A friend recently went through a terrible setback at work. The project she had been working on for years, one she had poured her heart and tons of work into, was shut down, without much explanation or warning.
She called to tell me about it.
My first instinct was to run and hug her, which unfortunately I couldn’t do since I was a few thousand miles away.
My next instinct was to tell her all the ways in which this was likely a good thing, a blessing in disguise, something that was meant to happen and was probably leading her to her next awesome adventure. I wanted to tell her about how incredibly talented and experienced she is and how she won’t have a problem not just finding a job, but finding an amazing job.
I wanted to help her feel better. And I wanted to help her feel better as quickly as was humanly possible.
But I didn’t say any of that. I stopped myself.
Instead all I said was: “Oh, I am so, SO sorry.”
And then I just sat there, holding the phone to my ear, hearing my friend say a few things. She was still shocked and upset and I’m not sure she knew all the ways that she felt. I stayed on the phone with her for a few minutes, and then we said goodbye and I told her I’d check in on her soon. Nothing huge had changed but I felt that just having that small space for a few minutes to be, to feel whatever she felt, and to not be told how to change that feeling, that it was somehow comforting to her.
I’m a fixer, by nature. When someone comes to me with a problem, my first instinct is to help them solve it. When someone I care about feels bad, I want to help them feel better.
I’m not unique in this way; in fact, I think this is at the core of what makes us human, our desire to help others. But often, that desire pushes us to skip what might be the most important step in helping someone we care about feel better:
Allowing them to feel bad, sad, stressed, frustrated, regretful, annoyed, or any type of other feelings we consider negative.
This is really hard to do. When my daughter tells me she had a bad day, I want to do things to help her feel better. When a friend is struggling or one of the participants in my leadership workshop is frustrated, I want to help them move past it.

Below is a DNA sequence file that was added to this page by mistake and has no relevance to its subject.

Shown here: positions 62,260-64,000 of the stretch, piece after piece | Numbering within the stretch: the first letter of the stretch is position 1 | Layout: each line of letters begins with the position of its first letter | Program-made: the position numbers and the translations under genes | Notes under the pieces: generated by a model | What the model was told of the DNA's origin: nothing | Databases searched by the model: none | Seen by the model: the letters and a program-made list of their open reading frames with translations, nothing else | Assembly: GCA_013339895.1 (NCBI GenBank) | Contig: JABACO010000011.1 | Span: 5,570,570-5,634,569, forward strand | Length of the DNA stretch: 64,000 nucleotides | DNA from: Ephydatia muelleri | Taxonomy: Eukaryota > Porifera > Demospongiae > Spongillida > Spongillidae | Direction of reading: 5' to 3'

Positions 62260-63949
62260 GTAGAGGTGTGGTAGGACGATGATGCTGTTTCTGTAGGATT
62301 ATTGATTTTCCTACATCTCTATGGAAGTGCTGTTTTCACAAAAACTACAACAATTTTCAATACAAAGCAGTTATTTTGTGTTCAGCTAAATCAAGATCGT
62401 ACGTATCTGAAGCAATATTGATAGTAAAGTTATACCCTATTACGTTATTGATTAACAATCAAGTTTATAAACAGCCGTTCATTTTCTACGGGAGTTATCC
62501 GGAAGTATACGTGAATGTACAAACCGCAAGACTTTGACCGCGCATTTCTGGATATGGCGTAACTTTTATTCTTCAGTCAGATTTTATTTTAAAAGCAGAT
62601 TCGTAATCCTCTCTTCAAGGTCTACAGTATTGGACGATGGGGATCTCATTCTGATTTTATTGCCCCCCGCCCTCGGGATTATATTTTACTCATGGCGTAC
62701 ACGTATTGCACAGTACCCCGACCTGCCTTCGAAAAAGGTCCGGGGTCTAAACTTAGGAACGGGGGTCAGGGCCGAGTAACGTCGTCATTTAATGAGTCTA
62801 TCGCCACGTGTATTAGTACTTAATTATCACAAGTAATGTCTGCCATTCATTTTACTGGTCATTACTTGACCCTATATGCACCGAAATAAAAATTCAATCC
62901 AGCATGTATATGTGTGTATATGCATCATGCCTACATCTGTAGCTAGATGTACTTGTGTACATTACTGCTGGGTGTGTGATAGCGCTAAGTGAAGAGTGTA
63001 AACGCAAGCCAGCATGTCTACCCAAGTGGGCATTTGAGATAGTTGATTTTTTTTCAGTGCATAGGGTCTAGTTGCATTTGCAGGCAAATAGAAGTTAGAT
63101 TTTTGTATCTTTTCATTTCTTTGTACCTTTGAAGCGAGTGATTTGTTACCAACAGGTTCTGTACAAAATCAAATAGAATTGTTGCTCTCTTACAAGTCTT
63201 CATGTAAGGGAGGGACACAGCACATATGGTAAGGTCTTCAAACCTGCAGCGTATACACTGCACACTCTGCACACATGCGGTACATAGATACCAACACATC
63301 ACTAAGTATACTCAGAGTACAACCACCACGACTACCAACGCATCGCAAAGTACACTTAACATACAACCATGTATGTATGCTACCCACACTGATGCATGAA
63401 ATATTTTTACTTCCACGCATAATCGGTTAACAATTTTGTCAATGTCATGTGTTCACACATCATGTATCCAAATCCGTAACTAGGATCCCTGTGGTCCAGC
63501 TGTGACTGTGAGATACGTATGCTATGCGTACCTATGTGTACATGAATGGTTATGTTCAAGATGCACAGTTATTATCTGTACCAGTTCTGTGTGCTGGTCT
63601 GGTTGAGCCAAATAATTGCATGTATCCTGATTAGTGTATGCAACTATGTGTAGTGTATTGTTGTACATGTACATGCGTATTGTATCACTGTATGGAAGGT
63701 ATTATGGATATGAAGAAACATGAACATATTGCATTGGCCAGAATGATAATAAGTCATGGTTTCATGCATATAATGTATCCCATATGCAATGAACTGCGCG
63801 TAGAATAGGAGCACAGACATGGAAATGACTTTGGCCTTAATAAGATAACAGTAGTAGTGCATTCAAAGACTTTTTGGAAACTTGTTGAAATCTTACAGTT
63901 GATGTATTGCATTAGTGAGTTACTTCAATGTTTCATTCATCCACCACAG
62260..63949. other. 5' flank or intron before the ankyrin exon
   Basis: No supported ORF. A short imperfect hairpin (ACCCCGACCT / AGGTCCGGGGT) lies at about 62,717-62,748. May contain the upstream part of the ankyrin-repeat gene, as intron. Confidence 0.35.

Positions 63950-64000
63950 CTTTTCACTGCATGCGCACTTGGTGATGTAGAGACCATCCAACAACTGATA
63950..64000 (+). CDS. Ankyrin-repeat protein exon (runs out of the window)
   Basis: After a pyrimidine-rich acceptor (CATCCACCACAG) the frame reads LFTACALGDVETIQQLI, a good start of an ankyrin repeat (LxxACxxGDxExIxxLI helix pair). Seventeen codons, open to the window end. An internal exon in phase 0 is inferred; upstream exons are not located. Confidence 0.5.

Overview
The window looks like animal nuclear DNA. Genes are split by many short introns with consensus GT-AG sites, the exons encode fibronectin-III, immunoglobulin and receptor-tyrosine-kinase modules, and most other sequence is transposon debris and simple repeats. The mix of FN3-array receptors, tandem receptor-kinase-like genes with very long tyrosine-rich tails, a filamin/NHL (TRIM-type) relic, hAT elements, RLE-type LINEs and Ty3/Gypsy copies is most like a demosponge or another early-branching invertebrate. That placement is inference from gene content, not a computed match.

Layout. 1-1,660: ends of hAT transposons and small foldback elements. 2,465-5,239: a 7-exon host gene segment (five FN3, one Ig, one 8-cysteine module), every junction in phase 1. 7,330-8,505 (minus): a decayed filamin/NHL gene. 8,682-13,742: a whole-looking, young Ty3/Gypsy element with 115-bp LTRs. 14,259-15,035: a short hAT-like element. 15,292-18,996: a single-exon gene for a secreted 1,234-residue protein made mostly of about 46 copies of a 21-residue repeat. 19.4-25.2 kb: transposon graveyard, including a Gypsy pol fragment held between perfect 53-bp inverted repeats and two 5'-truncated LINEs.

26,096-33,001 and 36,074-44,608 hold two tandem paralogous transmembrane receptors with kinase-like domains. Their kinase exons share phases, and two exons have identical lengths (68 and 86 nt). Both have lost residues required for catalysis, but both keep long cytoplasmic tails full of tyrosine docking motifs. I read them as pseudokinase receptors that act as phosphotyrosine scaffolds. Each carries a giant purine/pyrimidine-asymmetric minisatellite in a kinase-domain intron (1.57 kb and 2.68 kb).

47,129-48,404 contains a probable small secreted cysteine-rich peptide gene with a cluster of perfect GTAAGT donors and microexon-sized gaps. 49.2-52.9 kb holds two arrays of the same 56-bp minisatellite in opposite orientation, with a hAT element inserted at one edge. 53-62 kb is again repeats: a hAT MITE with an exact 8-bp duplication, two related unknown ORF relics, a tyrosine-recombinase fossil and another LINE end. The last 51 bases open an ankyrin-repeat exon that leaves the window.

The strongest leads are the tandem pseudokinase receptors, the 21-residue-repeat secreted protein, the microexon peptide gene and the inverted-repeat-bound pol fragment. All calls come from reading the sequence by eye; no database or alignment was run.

And yet, what I’m finding more and more, is that taking just a few minutes to first allow the person who is feeling bad to feel bad and to simply listen to them and be there with them, is the most helpful thing you can do to start to help them feel better.
Having this safe space to feel what we feel is comforting. It makes us feel like we’re OK how we are. It allows us to choose what we do from a place of acceptance and awareness, rather than simply reacting to our negative emotions.
And there’s research to support this idea. Studies have shown that when we pause, acknowledge, and label our negative emotions, the intensity with which we feel them is reduced. It’s almost like our brain receives feedback that it’s being heard and accepted, and doesn’t feel the need to yell the emotion as loudly.
One of the greatest gifts we can give to each other, one of the greatest gifts of kindness, is to listen, to really be there, and to allow the person the space to feel how they feel, without judgment or need to change. It doesn’t mean we don’t help or try to fix a problem; it means we first create a safe space where the person doesn’t feel the pressure to do it.
I’ve found this practice incredibly powerful as I’ve started to make it part of my interactions with people I care about. And I hope you’ll consider this small act of kindness as one you can share with people in your life.
We can all use a little bit more kindness.